Even if courts opine that aesthetic functionality has been developed to curb unfair market competition, what about the small-scale companies which have mass-produced copies of Kylie Jenner’s Lip Kit and have been able to get away with it? Teeth could be seen in the fake kits while no teeth were visible in the original. If we assume a hypothetical situation where the Lip Kits would have had the ‘lips dripping with the liquid lipstick’ trademarked, it would have been easier to bring not only a successful infringement claim but also the argument that the ‘lips dripping with liquid lipstick’ had acquired secondary meaning and become a source identifier.
Such competition between different products in the market is always going to exist, however, with the confusing and broad standard of aesthetic functionality to deny a trademark, we are impeding the producer’s creativity. This is the reason why many beauty products don’t have their trademarks as images/design which could otherwise make things attractive (which is literally the purpose of fashion and beauty companies). Unfortunately, the broad implementation of aesthetic functionality robs them of their creativity. It should at least not be applicable to the beauty and fashion industry. If courts allow beauty and fashion companies to be creative with their trademarks, the marks can acquire secondary meaning in a better way and become source identifiers. Shapes, colours and designs, etc. should not arbitrarily be denied a trademark based on aesthetic appeal and the fact that they lie within the public domain. It is true that they are essential to the functioning of different services and products and exclusively granting them to one producer may put the other at a disadvantage. However, it must be noted how they are being used, their each and every detail, exact combination and patterns, etc. Market analysis (similar to Gucci or Louboutin) should also be conducted to check market trends and consumer perception. It needs to be seen how such features act for the purposes of identification and individuality, how they relate to basic consumer demands in connection with the product and how they can be differentiated from those meant for commercial desirability and commercial success of a product.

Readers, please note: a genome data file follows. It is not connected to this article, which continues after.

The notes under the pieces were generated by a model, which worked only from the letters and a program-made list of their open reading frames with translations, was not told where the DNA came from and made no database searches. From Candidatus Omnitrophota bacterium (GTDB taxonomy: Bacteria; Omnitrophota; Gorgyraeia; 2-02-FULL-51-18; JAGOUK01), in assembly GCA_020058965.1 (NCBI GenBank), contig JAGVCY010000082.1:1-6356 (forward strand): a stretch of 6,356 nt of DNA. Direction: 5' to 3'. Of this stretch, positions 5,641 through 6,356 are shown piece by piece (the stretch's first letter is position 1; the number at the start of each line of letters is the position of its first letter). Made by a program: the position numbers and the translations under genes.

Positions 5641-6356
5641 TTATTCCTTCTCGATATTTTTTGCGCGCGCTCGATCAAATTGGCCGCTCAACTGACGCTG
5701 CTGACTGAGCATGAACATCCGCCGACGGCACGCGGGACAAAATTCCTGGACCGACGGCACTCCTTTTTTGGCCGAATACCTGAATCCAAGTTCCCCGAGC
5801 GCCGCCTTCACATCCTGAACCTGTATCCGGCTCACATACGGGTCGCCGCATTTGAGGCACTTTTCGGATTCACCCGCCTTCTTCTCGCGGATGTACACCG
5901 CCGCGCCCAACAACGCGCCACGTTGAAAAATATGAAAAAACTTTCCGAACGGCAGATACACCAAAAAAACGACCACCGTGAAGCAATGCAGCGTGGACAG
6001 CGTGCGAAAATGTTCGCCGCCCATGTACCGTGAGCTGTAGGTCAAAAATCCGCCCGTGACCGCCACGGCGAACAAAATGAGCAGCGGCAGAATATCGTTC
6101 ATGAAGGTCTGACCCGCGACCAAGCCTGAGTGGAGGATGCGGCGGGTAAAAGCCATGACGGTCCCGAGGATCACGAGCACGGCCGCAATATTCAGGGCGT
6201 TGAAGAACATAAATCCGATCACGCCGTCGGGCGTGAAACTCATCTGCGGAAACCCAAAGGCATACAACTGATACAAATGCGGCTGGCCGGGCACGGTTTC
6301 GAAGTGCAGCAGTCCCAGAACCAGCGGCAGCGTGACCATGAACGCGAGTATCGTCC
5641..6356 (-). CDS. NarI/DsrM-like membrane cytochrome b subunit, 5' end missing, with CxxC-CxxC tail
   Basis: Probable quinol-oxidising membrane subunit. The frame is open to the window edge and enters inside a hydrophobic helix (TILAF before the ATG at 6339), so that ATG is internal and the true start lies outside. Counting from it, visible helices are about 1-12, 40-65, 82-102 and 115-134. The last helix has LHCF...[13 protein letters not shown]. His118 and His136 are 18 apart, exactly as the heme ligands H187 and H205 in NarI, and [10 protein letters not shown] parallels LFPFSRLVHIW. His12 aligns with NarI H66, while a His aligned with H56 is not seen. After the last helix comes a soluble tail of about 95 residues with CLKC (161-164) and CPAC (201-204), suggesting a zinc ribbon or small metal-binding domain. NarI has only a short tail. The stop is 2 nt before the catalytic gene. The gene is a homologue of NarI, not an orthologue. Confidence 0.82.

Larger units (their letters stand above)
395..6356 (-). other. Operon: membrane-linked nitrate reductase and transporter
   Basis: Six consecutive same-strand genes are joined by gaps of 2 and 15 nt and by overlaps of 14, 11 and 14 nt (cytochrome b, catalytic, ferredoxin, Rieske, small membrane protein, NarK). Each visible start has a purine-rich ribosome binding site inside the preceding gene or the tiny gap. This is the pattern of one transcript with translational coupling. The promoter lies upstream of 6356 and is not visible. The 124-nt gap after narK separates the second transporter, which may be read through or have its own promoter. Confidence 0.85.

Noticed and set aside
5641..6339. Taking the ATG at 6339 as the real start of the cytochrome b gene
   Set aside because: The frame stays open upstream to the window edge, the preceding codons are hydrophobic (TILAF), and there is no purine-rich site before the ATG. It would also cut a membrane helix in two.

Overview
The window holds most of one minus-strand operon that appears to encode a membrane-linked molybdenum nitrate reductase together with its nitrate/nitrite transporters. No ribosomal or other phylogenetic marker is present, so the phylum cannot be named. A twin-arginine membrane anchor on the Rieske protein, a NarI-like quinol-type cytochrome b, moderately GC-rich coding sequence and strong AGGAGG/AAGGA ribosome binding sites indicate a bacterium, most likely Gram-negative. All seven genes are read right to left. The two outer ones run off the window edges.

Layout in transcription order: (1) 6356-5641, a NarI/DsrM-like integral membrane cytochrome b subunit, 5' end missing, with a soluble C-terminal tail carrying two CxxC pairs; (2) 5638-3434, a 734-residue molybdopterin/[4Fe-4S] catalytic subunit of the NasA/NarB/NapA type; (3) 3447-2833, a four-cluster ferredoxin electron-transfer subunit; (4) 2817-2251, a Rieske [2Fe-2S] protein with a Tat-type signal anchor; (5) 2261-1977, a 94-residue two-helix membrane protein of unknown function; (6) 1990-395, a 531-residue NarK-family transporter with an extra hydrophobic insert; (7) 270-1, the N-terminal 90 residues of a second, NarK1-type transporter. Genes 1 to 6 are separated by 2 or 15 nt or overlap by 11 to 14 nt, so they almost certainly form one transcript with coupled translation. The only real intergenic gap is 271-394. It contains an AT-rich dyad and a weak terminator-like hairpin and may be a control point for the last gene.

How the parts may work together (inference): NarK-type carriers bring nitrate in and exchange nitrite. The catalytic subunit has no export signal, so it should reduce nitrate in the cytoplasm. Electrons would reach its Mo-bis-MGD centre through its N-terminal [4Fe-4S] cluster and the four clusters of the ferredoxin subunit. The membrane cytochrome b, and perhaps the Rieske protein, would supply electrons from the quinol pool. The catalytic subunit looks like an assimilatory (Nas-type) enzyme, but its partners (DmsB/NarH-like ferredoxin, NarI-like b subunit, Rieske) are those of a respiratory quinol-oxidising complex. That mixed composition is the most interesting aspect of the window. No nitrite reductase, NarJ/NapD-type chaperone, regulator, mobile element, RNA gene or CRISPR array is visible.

The court’s desire to sometimes find aesthetic or ornamental features as functional add more confusion among customers in the identification of the true source of a product. This is because, as mentioned above, trademarks perform the function of identification for the consumers in order to lower search and transaction costs. Therefore, denying a trademark solely on the basis of aesthetic functionality renders the purpose of a trademark useless because consumers become unable to make an informed choice between similar products of different competitors. Moreover, courts do not take into account the fact that most trademarks are chosen for their aesthetic appeal in order for them to be distinct and create a demand in the market. The principle of aesthetic functionality, therefore, acts as an oxymoron and should not be a determinant of a trademark’s protection.
 World intellectual property organization, ‘What are trademarks?’ (World Intellectual Property Organization).
 Rudensky Rachel and Senterfitt Akerman , ‘Aesthetic Functionality After Louboutin’  68(7) International Trademark Association Bulletin.
 Pagliero v. Wallace China Co, 198 F.2d 339 (1952)
 Wallace International Silversmiths, Inc. v. Godinger Silver Art Co., 916 F.2d 76 (2d Cir. 1990
 Qualitex Co. v. Jacobson Products Co., 514 U.S. 159 (1995)
 Christian Louboutin S.A. v. Yves Saint Laurent America, Inc., 778 F. Supp. 2d 445, 447-48 (S.D.N.Y. 2011).
 Gucci Am., Inc. v. Guess? Inc., 2012 WL 1847646 (S.D.N.Y. May 21, 2012)
 ADIDAS AMERICA, INC., an Oregon corporation v. FOREVER 21 INC., a Delaware corporation, Case No. 3:17-cv-00377-YY.
 The fashion law, ‘Adidas Responds to Forever 21 Counterclaims: We Do “Not Use Stripes Merely as a Design Element”’ (The Fashion Law, 25 September 2018)
 Ventura Travelware, Inc. v. Baltimore Luggage Co, 66 Misc.2d 646 (1971)
 Damn I’m Good Inc. v. Sakowitz, Inc, 514 F.Supp. 1357 (1981)
 Mattel Inc. v. MGA Entertainment Inc., 782 F. Supp. 2d 911, 1007
 Justia trademarks, ‘JJ – Trademark Details’ (Justia Trademarks, 16 June 2016)
 Justia trademarks, ‘ORIGINS POWERED BY NATURE PROVEN BY SCIENCE – Trademark Details’ (Justia Trademarks, 8 September 2010 )
 Style vanity, ‘How to Spot a Fake Kylie Jenner Lip Kit? And Where Not to Buy Them’ (Style Vanity, 5 June 2015)